Your condition may be temporary. “It is well-documented in countless studies that the hormonal changes that occur during pregnancy are often responsible for significant mood changes during pregnancy, and I am hopeful that this may resolve post-pregnancy for the writer as this hasn’t been an issue in the past,” explained De-Lin. Only two months to go! Furthermore, De-Lin notes that “most people who experience PCD tend to have self-limiting symptoms,” or ones that go away on their own, without treatment. That said, you have options should they persist. De-Lin says these could include: “include individual and/or couples therapy, medication, or a combination of the two.” But hopefully once the baby is out, so too will your PCD be. Good luck, and congrats.

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Dear How to Do It,

I have been a single mother for 16 years. I have had only one boyfriend in all that time and some other cringe-worthy dates, hook-ups, and FWBs thrown into the mix. For the last 10 years, I have relied on a vibrator for climax and had pretty much decided that being single was fine.

Recently, however, I have met a man who is really great; we get along wonderfully and have some things in common. He says he wants to “rock my world” and “kiss me all over” and that makes me anxious. I do not think I can orgasm without the vibrator (I can try digitally, but get bored and turn to the quick method). I am wondering if I am crazy for wondering if I even want all that drawn out sex, and I don’t know how to introduce toys into a relationship (this went badly one time in the past). I feel like he wants to be the one who “rocks my world” and would be put off by it.

Am I crazy? After all this time shouldn’t I be running towards the bedroom?

—Single Too Long?

Dear Single Too Long,

You’re not crazy, and there are definitely guys out there who like to make people come for what it does to their ego—the partner’s pleasure, it would seem, is second to that. Leave it to men to make giving all about themselves! It’s hard to say whether this guy is emitting those vibes or if he’s just really enthusiastic about pleasing you. Could go either way. Why not share some of your apprehension with him? “It’s been a while since my world was rocked, can we start with just some kissing?” Let yourself feel your way through—it may help mitigate your anxiety, which is what’s doing the driving at the moment. You can also ask him how he feels about toys. Don’t let one bad experience deter you; yeah, guys may reject you for it, but others may find it super-hot/kinky. Plenty of people need a bit of machinery to help them get off, and plenty of people’s partners are ok with that. Finding someone of that sort might give you some direction in your quest for connection, if in fact that’s what you want. Being single is fine. You know this. You don’t have to get with the first guy who promises to rock your world—you might wait for one that you want to rock your world, and if you don’t find him, you know you’ll be fine and orgasming on your own.

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Dear How to Do It,

Im a 40-year-old straight man who is in a mostly happy marriage. I say mostly” because although a lot of things in our marriage (trust, communication, common interests, etc.) are great, weve never been a good match sexually, both in terms of libido (she takes an antidepressant which we think depresses her sex drive) and interests (Im kinky; shes not).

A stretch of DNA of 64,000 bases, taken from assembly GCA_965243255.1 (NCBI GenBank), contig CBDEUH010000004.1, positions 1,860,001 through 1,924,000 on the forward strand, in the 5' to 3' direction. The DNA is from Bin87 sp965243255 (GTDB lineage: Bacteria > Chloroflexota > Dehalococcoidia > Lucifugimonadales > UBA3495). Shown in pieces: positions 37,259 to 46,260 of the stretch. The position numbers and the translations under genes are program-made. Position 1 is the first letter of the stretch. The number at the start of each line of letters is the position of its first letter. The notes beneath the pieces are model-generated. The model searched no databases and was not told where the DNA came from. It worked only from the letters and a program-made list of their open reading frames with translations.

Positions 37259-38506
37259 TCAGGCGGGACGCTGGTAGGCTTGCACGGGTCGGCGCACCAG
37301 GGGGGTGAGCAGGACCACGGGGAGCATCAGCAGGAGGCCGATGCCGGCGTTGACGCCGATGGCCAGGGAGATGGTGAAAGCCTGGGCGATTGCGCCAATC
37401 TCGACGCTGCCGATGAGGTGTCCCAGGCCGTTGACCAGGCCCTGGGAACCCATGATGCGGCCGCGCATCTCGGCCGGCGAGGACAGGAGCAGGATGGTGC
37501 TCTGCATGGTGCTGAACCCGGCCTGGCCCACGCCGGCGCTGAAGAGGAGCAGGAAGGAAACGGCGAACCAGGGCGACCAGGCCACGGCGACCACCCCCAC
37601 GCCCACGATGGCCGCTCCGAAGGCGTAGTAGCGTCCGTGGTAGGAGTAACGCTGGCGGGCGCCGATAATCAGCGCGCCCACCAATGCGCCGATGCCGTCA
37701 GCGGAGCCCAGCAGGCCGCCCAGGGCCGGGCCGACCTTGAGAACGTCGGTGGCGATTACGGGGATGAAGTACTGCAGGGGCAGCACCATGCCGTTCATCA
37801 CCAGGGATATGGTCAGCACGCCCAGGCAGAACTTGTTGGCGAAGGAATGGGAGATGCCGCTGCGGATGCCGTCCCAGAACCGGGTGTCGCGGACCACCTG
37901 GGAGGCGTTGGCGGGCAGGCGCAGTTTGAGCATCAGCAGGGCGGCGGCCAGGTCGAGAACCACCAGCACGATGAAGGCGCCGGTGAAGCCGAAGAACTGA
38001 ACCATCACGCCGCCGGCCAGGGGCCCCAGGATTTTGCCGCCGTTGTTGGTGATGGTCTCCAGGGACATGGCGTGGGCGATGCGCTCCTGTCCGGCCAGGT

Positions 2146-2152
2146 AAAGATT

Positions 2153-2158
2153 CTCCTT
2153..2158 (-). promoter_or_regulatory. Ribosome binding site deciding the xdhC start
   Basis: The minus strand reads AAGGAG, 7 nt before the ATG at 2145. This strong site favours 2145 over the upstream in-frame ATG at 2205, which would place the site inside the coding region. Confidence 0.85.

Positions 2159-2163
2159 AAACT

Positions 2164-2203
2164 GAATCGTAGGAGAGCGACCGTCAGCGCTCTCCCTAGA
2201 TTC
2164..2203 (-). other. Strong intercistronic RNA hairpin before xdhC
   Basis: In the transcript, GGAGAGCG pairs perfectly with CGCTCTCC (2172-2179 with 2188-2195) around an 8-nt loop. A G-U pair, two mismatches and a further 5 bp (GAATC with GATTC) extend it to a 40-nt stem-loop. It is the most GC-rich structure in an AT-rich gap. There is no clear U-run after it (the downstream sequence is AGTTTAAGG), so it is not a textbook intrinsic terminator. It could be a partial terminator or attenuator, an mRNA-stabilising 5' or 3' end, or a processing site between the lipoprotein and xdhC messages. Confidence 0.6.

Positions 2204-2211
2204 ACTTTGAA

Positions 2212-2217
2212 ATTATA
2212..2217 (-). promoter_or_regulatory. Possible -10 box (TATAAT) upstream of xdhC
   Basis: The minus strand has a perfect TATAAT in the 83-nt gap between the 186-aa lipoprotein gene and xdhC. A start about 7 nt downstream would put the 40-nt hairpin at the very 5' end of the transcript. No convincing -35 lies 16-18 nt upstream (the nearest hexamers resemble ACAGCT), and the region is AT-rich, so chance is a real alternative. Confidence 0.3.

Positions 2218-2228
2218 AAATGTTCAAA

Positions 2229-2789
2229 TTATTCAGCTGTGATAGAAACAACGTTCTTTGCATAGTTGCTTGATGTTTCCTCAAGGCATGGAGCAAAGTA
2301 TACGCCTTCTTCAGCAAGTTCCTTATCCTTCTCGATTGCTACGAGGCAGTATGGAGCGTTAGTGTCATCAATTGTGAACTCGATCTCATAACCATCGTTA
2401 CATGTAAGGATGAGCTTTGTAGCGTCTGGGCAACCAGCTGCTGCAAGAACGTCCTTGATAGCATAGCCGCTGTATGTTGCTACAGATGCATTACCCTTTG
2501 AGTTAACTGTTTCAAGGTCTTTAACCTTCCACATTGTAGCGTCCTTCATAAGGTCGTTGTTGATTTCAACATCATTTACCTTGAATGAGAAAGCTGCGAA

Rather than let that fester, we chose to open things up several years ago, which worked wonderfully for a while. I had a few relationships that both improved by self-esteem and helped me to learn a lot about my sexuality. While I was riding high, so to speak, my wife and I let our sex life slip from sporadic” to non-existent,” which didnt seem to bother either of us.

The problem (or problems)? I have lately grown exhausted by looking for new partners (something probably exacerbated by COVID), and I worry that a lack of physical intimacy is eroding our otherwise excellent marriage. I want to talk to her about trying to build up a sex life again, but I dont know how to, particularly given that my kinks have evolved to a point where Im not sure I even want purely vanilla sex.

— Wondering If It’s Too Late

Dear Wondering,

If your relationship is “otherwise excellent,” how does it stand to reason that the lack of sex is eroding it? Couldn’t it be just as possible, perhaps even more probable, that your relationship doesn’t need a sexual component to be excellent? Could your current feelings reflect anxiety and not necessarily reality?

Not that there’s anything wrong with reconnecting! I just think you should survey what you have in the event that you don’t end up getting back in touch sexually. As you surmise, her libido could have something to do with her antidepressants, and if she’s still on them, a conversation might not do much.

But it makes sense to check in, and I’d frame your conversation this way: “We haven’t had sex in a while, I’m just checking in to see how you feel about that and whether you’d be interested in exploring that aspect of our relationship again.” Ease into it before you bring out the big guns. There’s a chance that your kinks will excite her by presenting possibilities she had not previously considered, but if she’s already lukewarm on sex at best, anything on the harder side might just further push her away. So take the temperature and then consider taking the plunge. Be respectful, don’t pressure or coerce. Inquire whether she thinks your lack of sex is an issue, and go from there. Move at her pace.